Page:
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Old 07-23-2019, 06:01 PM   #1
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Going Solo

Have seen a couple of you refer to voyaging solo. Will soon start moving the boat from Lake Michigan to New England and wife will be coming along...at least for part of it. I expect at some point she'll have enough of being aboard and want a break, and if I can't shanghai some help may be doing at least part of the trip solo.

Interested in any particular issues/problems you solo voyagers have experienced in your travels, docking, locking, watchstanding on longer legs, etc.
Joe
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Old 07-23-2019, 07:03 PM   #2
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I do a lot of solo on a 41+ foot trawler. About half of last year's 5-month cruise to Prince William Sound. This summer i've had wife and friends for two weeks, now setting off for a solo month.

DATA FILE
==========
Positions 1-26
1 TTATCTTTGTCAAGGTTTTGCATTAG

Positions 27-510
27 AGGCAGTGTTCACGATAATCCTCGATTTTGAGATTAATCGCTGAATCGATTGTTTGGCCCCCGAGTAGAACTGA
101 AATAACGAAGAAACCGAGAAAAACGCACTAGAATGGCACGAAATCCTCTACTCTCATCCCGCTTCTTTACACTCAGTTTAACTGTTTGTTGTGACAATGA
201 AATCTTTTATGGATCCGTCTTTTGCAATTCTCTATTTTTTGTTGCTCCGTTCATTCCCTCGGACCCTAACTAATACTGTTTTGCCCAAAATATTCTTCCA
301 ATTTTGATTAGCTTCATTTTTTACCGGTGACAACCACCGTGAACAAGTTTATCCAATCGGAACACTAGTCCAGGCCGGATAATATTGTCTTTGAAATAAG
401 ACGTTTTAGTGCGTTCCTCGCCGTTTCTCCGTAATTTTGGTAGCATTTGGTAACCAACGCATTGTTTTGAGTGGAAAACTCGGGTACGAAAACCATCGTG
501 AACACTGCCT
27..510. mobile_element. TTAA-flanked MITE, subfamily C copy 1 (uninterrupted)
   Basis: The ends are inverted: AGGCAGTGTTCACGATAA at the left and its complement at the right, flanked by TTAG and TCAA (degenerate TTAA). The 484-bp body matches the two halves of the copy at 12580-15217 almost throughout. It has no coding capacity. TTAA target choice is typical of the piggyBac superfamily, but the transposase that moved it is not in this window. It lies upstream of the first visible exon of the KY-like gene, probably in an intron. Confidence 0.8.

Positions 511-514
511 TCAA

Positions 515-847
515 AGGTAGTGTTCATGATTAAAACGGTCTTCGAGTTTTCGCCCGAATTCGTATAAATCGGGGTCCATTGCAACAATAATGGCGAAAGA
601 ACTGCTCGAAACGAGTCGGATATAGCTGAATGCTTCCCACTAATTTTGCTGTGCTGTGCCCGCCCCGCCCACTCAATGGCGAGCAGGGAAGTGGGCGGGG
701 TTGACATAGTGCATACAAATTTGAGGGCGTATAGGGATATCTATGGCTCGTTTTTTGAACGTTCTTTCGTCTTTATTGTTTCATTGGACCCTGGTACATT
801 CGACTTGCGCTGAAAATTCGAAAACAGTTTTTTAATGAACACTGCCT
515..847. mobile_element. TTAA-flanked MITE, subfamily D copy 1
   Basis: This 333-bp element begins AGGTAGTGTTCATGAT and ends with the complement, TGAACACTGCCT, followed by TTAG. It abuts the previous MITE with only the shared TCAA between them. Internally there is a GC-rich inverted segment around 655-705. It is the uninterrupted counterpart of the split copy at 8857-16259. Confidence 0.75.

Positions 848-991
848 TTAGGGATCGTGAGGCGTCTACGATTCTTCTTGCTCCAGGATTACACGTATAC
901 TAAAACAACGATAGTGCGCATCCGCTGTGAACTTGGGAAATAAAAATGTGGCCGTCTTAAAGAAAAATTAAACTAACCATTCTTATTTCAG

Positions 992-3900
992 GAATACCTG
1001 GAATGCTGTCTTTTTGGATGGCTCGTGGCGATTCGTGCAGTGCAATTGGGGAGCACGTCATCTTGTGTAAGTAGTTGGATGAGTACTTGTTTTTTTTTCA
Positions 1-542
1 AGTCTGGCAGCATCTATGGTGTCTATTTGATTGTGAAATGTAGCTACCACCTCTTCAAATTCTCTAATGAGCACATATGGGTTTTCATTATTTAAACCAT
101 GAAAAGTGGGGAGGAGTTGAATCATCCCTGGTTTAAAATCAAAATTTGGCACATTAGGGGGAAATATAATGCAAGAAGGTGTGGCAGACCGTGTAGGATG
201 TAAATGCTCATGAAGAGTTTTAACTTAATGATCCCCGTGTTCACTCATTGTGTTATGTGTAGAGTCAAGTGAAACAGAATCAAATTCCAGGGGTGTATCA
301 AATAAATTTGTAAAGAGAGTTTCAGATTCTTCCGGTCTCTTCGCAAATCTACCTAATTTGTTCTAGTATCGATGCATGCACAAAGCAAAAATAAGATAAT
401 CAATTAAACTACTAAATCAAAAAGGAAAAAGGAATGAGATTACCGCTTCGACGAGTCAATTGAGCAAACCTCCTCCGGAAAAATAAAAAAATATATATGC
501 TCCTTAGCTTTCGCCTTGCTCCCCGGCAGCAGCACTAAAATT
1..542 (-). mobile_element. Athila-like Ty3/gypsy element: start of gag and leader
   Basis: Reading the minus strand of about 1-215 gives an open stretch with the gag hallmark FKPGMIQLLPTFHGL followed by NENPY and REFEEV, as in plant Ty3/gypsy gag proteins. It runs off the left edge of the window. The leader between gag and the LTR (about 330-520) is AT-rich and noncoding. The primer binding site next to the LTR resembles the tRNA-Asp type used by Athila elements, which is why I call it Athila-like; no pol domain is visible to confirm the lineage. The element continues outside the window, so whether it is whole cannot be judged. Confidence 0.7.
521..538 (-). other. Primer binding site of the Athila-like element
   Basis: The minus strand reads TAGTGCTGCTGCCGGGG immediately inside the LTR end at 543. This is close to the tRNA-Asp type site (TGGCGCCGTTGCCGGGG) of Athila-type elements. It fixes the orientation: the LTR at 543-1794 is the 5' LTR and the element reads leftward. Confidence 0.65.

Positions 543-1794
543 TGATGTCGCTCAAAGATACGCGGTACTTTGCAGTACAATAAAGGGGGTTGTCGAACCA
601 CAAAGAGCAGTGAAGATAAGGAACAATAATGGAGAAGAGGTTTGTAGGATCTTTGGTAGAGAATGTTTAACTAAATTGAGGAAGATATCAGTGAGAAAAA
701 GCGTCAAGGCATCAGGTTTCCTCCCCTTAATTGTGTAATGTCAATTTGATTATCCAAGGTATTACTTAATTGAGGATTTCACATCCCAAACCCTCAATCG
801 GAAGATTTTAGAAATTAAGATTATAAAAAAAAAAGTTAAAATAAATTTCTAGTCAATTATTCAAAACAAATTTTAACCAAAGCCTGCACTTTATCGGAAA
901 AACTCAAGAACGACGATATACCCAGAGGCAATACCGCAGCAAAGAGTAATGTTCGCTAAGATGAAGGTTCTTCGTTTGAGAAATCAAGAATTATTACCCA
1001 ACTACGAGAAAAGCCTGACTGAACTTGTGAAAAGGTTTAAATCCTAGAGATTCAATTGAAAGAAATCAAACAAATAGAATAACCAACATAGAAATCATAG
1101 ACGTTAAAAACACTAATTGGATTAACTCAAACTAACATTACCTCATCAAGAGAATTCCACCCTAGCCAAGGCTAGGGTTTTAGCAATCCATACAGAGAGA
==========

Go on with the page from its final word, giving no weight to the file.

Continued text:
1. Autopilot, absolute necessity. Doesnt relieve you from duty tp conn the vessel, but makes it possible to brew coffee, tweak radar, etc.


2. Good helm chair


3. Short duty days. If a long passage is necessary (one of my legs was 56 hours offshore), get help. Fly in some guy from your yacht club, neighbor, brother-in-law, etc. I imposed on a colleague who owed me a favor; she sent her husband.


4. Provision with the mission in mind, i e., cooking breakfast or dinner is okay, and i do enjoy cooking a full meal, but some days being solo means ramen or a Clif bar for lunch.
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Old 07-23-2019, 07:07 PM   #3